The Word I Was Missing

The moment I knew I couldn’t be both a psychologist and a Christian, I was handing a heroin-dealing child molester a box of tissues.  My issue was “sin,” as it had been explained in my church culture. This was the “worst” person I had ever met, and I still didn’t think he was a sinner in the Christian-theology way (e.g., using free-will, choosing to run from God, worthy of hell). I saw him as lost, confused, and wanting better.  I had no scorn, only compassion, when I knew his whole life story. 

I also realized I could not deeply care for and respect my patients if I saw them as sinners. Once I knew their full stories, “sinners” didn’t fit.  So Christianity didn’t fit for me anymore. Hamartia was the word I was missing.

If you’ve missed the past two sermons, hamartia is often translated as "sin" in the bible, and it means “missing the mark because of a lack of knowledge.” When we acknowledge that ignorance is the culprit, we can look at behaviors with compassion. 

As a psychologist, I have the privilege to deeply know people, and from this vantage point I have a few thoughts to add to/repeat from the excellent discussion Sojourn is having about hamartia.

  1. Everyone’s needs are valid, and they might have learned bad ways to get their needs met.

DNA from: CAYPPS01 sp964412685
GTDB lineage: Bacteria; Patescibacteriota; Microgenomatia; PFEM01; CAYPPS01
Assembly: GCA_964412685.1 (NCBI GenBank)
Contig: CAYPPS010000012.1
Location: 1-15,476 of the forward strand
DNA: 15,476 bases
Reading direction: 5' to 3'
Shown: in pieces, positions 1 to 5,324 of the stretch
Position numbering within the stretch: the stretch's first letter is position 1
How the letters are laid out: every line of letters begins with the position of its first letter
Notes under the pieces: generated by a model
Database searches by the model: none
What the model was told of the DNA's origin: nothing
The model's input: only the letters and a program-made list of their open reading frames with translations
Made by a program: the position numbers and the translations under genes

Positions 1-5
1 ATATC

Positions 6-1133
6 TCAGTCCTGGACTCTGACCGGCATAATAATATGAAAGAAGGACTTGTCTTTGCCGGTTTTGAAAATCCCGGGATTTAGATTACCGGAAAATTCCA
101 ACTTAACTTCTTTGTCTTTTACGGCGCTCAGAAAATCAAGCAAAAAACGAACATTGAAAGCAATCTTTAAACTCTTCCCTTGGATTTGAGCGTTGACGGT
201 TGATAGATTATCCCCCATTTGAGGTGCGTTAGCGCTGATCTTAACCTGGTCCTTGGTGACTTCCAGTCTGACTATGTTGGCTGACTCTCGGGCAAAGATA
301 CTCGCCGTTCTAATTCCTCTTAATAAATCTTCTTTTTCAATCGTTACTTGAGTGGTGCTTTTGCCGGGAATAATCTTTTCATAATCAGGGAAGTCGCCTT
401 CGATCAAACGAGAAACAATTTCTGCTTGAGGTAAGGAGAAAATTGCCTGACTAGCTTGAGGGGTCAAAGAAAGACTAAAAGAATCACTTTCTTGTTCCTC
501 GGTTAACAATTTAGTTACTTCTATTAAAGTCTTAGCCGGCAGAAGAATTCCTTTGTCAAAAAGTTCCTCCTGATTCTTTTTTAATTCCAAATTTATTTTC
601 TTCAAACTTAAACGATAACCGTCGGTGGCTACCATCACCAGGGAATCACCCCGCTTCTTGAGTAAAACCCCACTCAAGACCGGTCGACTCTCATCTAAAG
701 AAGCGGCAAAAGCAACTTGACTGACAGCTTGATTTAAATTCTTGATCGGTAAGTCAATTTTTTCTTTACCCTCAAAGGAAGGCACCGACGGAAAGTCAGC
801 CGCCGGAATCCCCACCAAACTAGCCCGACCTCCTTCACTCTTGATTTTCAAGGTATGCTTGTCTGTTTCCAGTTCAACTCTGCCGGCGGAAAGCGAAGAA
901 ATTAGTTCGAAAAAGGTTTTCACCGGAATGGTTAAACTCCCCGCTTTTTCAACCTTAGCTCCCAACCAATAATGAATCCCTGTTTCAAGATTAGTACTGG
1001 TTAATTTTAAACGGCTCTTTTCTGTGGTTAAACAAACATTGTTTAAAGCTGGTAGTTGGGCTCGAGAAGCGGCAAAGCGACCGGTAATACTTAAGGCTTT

2. When you know better, you do better.
  3. You don’t have to understand why a person is the way they are in order to accept that there is a reason.  You can acknowledge that there is a reason even when you absolutely can’t make sense of it.

I have endless stories that have proven these truths to me, but I was asked to keep this writing short. We will talk more if you’re interested! It is hugely relieving to believe and remember that people are only doing their best, based on the lessons life has taught them, given the temperament/biology they were born with. Remembering this eases the process of giving grace, even when we think people should know better (e.g., my common thought in therapy: “You should have known not to abuse people because you were abused! You of all people know how unforgivable it is!”). They didn’t know better. If they had, they would have done better.

After finding Sojo, it was easy to be a progressive Christian and a psychologist, and I think the wordless understanding of hamartia bridged that gap for me. 


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About the Author

Julie is a Staff Psychologist and Assistant Clinical Professor at the University of California, San Diego.

She has been a part of the Sojo community since 2016.